the outcome for the client, it is likely to include both gain and loss, and the gains 
and losses associated with any decision or lack of decision is likely to form a good
 part of the conversations that take place in therapy.

The therapeutic conversation is also likely to include a different discussion of gain 
and loss; the gains and losses associated with the therapeutic conversation itself.
 Questions that I might ask could include: what have you found useful and what 
have you found not useful about coming here? If you were me, what would you do
 differently? Do you think I was wrong or right to do that? This, I think, is 
particularly important in working with client groups who are marginalised or who
 have a history of being silenced. It is also particularly important, I believe, when 
working from a systemic perspective, where the inclusion of many voices in 
therapy, and the focus on interaction patterns rather than individuals, can obscure 
marginalised voices.

Conversations also take place on many levels outside of therapy which impact on 
a case, and which judge the progress and outcome of cases. Institutions need to
 judge efficiency and effectiveness of services in order to allocate scarce resources
 in accordance with client needs. Gains and losses may be seen in terms such as 
numbers and throughput of clients, length of waiting list, perceptions of client
 change. Line managers need to ensure compliance with agency policy, good 
practice, and efficient use of resources. Supervisors need to promote good practice
 and guard against dangers. This professional/institutional context and its judgement of loss and gain can reflect the differences voiced in the therapeutic 
system. The conversations that occur in this context not only provide personal and 
professional support, they provide scrutiny and critique of my practices, different
 opinions and perspectives, different judgements which challenge my own beliefs 
and actions.

Theoretical Framework: What Can Be Seen and What Can Not Be Seen

My assumption is that therapy is about change, and that change happens both
 within and outside of therapy. The manner in which we see change and assess its 
value is rooted in our theoretical framework – the manner in which we make sense
 of our therapeutic world. This framework both highlights and obscures different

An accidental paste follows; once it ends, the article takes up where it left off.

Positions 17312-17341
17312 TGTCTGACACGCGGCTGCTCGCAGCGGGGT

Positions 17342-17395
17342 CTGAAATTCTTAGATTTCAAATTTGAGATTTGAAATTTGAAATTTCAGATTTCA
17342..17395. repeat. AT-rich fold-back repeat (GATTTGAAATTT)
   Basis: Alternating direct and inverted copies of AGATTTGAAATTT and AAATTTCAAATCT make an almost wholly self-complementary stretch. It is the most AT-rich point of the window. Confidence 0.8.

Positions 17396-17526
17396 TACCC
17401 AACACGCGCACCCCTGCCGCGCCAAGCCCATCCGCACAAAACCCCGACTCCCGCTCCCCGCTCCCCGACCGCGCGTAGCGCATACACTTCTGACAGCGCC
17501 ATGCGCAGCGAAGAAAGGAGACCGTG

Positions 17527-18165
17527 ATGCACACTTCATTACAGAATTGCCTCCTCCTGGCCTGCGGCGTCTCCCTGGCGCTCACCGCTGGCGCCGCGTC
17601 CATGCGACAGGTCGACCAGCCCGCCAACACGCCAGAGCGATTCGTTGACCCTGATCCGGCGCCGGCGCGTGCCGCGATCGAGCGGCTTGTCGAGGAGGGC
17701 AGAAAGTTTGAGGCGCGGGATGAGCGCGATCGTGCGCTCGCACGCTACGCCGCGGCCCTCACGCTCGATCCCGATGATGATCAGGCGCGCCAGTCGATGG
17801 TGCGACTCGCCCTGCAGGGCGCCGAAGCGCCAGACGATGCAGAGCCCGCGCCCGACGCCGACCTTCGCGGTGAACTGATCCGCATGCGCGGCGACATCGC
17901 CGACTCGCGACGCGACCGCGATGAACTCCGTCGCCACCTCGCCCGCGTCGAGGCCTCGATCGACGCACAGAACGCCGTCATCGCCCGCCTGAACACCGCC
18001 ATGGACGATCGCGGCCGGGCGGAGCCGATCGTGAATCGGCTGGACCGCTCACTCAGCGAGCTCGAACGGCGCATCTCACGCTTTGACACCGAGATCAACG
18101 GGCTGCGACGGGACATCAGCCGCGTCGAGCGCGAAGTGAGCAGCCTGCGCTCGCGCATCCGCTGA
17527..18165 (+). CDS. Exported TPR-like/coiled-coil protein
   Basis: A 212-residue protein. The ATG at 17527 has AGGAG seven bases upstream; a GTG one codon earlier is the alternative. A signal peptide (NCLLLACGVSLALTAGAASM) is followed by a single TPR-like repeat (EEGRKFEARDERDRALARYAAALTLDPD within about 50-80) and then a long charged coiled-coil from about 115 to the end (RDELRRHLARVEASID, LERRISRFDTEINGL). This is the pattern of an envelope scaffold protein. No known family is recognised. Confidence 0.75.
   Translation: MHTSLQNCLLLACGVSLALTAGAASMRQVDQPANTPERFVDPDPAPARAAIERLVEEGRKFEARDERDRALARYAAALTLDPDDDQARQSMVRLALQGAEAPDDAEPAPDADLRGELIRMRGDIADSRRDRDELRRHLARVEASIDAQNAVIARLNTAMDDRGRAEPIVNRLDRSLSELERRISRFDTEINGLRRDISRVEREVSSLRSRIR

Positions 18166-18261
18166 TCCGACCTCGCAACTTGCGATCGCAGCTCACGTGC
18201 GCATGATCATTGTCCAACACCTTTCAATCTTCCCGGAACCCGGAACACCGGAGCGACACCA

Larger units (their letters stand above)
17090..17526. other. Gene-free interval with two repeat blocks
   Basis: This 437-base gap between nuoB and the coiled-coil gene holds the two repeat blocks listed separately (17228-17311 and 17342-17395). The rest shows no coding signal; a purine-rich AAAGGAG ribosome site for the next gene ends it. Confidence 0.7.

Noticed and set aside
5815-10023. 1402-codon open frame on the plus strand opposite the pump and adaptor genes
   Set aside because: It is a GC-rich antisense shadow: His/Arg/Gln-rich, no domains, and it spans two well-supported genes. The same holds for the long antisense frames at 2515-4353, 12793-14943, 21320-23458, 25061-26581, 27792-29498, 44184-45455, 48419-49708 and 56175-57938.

aspects of change, and leads us to judge change in positive or negative terms. 
Clients and others impacted on by therapy, may have different frameworks for
 understanding therapy and change, and as such might assess value differently. For
 example, to say that a child’s aggressive behaviour towards his siblings has
 decreased and that parents are now providing a more consistent form of parenting
  is a change, and one that is usually identified by all parties as creating a difference. 
To assume that this change is positive, and automatically represents a gain for all 
members of the system is to place a value on this change, which might not
 necessarily fit with the perception of everyone in the system. The child’s
 perspective – how he sees changes impacting on them, what he believes he has lost 
and gained – may be obscured by our theoretical framework (O’Reilly, 1994). If we 
are required as professionals to examine the impact of our work on our clients -
which I believe ethically that we must be – then we need to examine our
 understanding of change, and our method of placing value on this change.

Empirical Studies of Change in Therapy


The manner in which institutions and the professional community judge gains and 
losses in therapy is of considerable importance. Increasingly, funding, referrals and 
inter-professional recognition are based on (empirically) proven effectiveness and
 efficiency. In addition, as Seligman (1995) states,
”It is easy to assume that, if some form of treatment is not listed among the many
 which have been “empirically validated,” the treatment must be inert, rather than 
just ‘untested’, given the existing method of validation… This is a challenge to
 practitioners, since long-term dynamic treatment family therapy, and more 
generally, eclectic psychotherapy, are not on the list of treatments empirically
 validated by efficacy studies, and these modalities probably make up most of what
 is actually practised. The usual argument against the inertness assumption is that 
long-term dynamic therapy, family therapy, and eclectic therapy cannot be tested
 in efficacy studies, and thus we have no hard evidence one way or another. They 
cannot be tested because they are too cumbersome for the efficacy study
 paradigm…. The ethical and scientific problems of such research are daunting, to
say nothing of how much such a study would cost. While this argument cannot be
 gainsaid, it still leaves the average psychotherapist in an uncomfortable position 
with a substantial body of literature validating a panoply of short-term therapies the